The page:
The premise is simple, if painstakingly difficult to execute. Doescher took one of Hollywood’s most-beloved film series, and wrote it as William Shakespeare would have.
Well, or might have, if The Bard knew anything about Death Stars and androids.
All three films are reimagined in beautiful Shakespearean language. This takes some serious skill on the author’s part. Not only did he need a firm grounding in William Shakespeare’s writing style, he also needed an expert knowledge of the Star Wars saga.
“The Jedi Doth Return” is the third installment, and it’s a good one. We follow Luke Skywalker, Han Solo, Princess Leia–and loyal droids C3PO and R2D2–as they battle “Jabba of the Hutt” for their freedom. Then it’s off to the forest moon of Endor, where they have to disable the newly renovated Death Super Star’s energy shield, in order that the rebellion can destroy it. Then–huzzah!–peace will reign throughout the Universe.
Ah, if only it were that easy. The evil Emperor Palpatine and his dark henchman, Darth Vader, have other plans. The forest moon housing the energy shield generator is full of Imperial troops. Forsooth! The Rebels were tricked! Thus, Han, Leia, Chewy, and the droids have to team up with small, teddy bearesque creatures called Ewoks to defeat the Imperial troops and disable the shield.
Even worse, Luke Skywalker is bound to face off with Darth Vader, who we know from “The Empire Striketh Back” is actually Luke’s father. Luke’s plan is to turn his father back from the Dark Side, and restore him to his destined place as a Jedi Knight.
If you’re one of the three or four dozen people on Earth who hasn’t seen “The Return of The Jedi,” I won’t spoil the story.
All I can do is tell you that this installment of “William Shakespeare’s Star Wars” is an amazing ride.
One small note, though. I think the first two episodes translated slightly better to the Shakespearean treatment, for they worked better at conveying the visual aspects of each film. The entire scenes on the forest moon, Endor, were harder for me to imagine strictly based on the description. I don’t think this was any fault of Ian Doescher’s at all, just that “The Return of The Jedi” had settings far different from the more easily described space sets in the first two. (Even the desert scenes in the first novel were more readily translated to prose)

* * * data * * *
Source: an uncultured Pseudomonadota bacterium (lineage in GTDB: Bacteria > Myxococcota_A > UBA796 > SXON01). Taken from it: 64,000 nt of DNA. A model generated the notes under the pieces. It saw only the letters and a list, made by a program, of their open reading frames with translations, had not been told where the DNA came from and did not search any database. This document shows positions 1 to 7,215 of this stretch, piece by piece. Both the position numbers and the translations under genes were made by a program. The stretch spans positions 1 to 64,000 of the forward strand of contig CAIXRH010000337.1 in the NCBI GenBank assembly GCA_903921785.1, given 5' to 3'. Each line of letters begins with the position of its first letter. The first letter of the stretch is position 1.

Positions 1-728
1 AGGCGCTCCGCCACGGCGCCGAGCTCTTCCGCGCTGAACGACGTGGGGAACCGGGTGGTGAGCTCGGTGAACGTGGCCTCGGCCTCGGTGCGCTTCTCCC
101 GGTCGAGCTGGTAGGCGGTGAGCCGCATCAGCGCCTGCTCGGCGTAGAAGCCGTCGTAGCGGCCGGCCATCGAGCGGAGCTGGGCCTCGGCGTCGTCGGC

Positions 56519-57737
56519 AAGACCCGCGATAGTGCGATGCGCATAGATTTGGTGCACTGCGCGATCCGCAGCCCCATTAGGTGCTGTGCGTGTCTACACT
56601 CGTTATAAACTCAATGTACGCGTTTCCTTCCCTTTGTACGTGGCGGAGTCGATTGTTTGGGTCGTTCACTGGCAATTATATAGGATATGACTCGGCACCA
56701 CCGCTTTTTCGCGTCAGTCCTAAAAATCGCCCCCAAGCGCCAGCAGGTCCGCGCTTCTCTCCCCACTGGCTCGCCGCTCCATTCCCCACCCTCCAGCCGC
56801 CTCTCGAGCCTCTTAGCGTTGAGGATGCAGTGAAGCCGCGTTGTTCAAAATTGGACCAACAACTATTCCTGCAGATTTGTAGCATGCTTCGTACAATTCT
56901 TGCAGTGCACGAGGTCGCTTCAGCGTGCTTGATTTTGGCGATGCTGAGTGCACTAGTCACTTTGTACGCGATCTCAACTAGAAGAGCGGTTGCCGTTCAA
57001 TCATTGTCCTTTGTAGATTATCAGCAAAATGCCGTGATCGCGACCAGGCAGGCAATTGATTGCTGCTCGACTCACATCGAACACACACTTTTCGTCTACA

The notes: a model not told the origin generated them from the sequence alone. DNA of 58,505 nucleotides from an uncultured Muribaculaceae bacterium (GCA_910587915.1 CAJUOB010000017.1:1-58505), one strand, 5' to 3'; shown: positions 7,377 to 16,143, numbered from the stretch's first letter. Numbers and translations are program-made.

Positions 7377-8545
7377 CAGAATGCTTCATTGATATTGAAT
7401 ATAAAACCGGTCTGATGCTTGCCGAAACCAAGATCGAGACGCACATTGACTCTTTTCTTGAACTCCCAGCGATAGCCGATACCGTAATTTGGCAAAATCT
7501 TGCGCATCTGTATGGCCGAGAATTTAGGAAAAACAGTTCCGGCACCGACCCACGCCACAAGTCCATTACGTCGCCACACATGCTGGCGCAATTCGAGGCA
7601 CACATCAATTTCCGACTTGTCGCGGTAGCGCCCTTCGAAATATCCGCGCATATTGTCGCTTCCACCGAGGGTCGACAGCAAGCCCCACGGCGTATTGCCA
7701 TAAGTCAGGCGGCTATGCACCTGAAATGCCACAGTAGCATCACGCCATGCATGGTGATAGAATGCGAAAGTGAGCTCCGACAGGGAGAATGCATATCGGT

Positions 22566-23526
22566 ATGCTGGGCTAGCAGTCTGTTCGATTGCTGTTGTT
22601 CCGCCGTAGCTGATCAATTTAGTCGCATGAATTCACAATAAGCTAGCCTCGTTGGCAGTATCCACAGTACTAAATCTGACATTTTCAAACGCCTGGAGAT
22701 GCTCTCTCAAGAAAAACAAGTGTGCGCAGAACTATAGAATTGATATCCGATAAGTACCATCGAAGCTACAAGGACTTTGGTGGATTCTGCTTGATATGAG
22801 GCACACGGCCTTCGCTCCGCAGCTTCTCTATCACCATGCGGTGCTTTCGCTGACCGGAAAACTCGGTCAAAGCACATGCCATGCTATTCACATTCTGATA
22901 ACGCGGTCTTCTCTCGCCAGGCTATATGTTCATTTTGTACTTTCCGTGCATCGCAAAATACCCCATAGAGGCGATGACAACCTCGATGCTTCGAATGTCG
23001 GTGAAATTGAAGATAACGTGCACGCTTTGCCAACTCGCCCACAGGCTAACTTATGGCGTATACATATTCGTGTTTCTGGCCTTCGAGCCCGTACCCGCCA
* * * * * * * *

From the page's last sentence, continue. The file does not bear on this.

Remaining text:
I remember feeling the same way watching “Return of The Jedi” in the cinema. When it got to the forest moon, I shook my head: What the hell is THIS doing out in space? It was like Star Wars had moved to a redwood forest.
That small observation aside, reading “The Jedi Doth Return” kept a smile on my face, just as the first two installments did. The stories are so familiar to me–and, I imagine, to literally millions of others–that this revisiting was a joy to read.
If you hated the Star Wars films, I doubt you’ll like this book. If you loved Star Wars, but you’re iffy on Shakespearean prose, you might still like it. The language here is not as foreboding and impenetrable as much of Shakespeare’s work, and the narrative construction often cracked me up.
For example, R2D2’s dialogue is, true to the film, a bunch of beeps and blaps and whistles. However, when R2 speaks to the audience in an aside, he’s surprisingly sarcastic and funny.
All in all, Ian Doescher’s “William Shakespeare’s Star Wars” series is a joy to read, a true tour de force of writing skill. More importantly, though, it’s an inspired piece of storytelling from an author who’s also–quite obviously–a huge fan of these epic tales.